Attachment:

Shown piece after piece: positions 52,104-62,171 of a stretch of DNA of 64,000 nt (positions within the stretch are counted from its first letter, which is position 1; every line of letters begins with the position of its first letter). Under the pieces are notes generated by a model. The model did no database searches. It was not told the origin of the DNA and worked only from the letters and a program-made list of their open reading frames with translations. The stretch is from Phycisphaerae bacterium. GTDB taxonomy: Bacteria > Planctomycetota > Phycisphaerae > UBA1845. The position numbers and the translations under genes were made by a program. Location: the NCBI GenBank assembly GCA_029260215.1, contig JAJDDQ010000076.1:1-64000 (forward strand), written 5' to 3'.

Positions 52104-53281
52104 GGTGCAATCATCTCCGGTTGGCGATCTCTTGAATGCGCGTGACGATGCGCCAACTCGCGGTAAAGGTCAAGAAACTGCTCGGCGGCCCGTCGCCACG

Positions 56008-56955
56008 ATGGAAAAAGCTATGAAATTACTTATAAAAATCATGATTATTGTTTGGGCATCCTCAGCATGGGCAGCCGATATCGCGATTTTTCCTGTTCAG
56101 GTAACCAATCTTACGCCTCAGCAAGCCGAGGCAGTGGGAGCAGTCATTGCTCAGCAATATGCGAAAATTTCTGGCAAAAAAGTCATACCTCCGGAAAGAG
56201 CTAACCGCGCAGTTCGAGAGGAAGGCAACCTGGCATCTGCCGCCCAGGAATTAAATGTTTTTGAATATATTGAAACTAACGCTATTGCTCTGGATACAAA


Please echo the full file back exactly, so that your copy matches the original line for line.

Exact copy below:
Shown piece after piece: positions 52,104-62,171 of a stretch of DNA of 64,000 nt (positions within the stretch are counted from its first letter, which is position 1; every line of letters begins with the position of its first letter). Under the pieces are notes generated by a model. The model did no database searches. It was not told the origin of the DNA and worked only from the letters and a program-made list of their open reading frames with translations. The stretch is from Phycisphaerae bacterium. GTDB taxonomy: Bacteria > Planctomycetota > Phycisphaerae > UBA1845. The position numbers and the translations under genes were made by a program. Location: the NCBI GenBank assembly GCA_029260215.1, contig JAJDDQ010000076.1:1-64000 (forward strand), written 5' to 3'.

Positions 52104-53281
52104 GGTGCAATCATCTCCGGTTGGCGATCTCTTGAATGCGCGTGACGATGCGCCAACTCGCGGTAAAGGTCAAGAAACTGCTCGGCGGCCCGTCGCCACG

Positions 56008-56955
56008 ATGGAAAAAGCTATGAAATTACTTATAAAAATCATGATTATTGTTTGGGCATCCTCAGCATGGGCAGCCGATATCGCGATTTTTCCTGTTCAG
56101 GTAACCAATCTTACGCCTCAGCAAGCCGAGGCAGTGGGAGCAGTCATTGCTCAGCAATATGCGAAAATTTCTGGCAAAAAAGTCATACCTCCGGAAAGAG
56201 CTAACCGCGCAGTTCGAGAGGAAGGCAACCTGGCATCTGCCGCCCAGGAATTAAATGTTTTTGAATATATTGAAACTAACGCTATTGCTCTGGATACAAA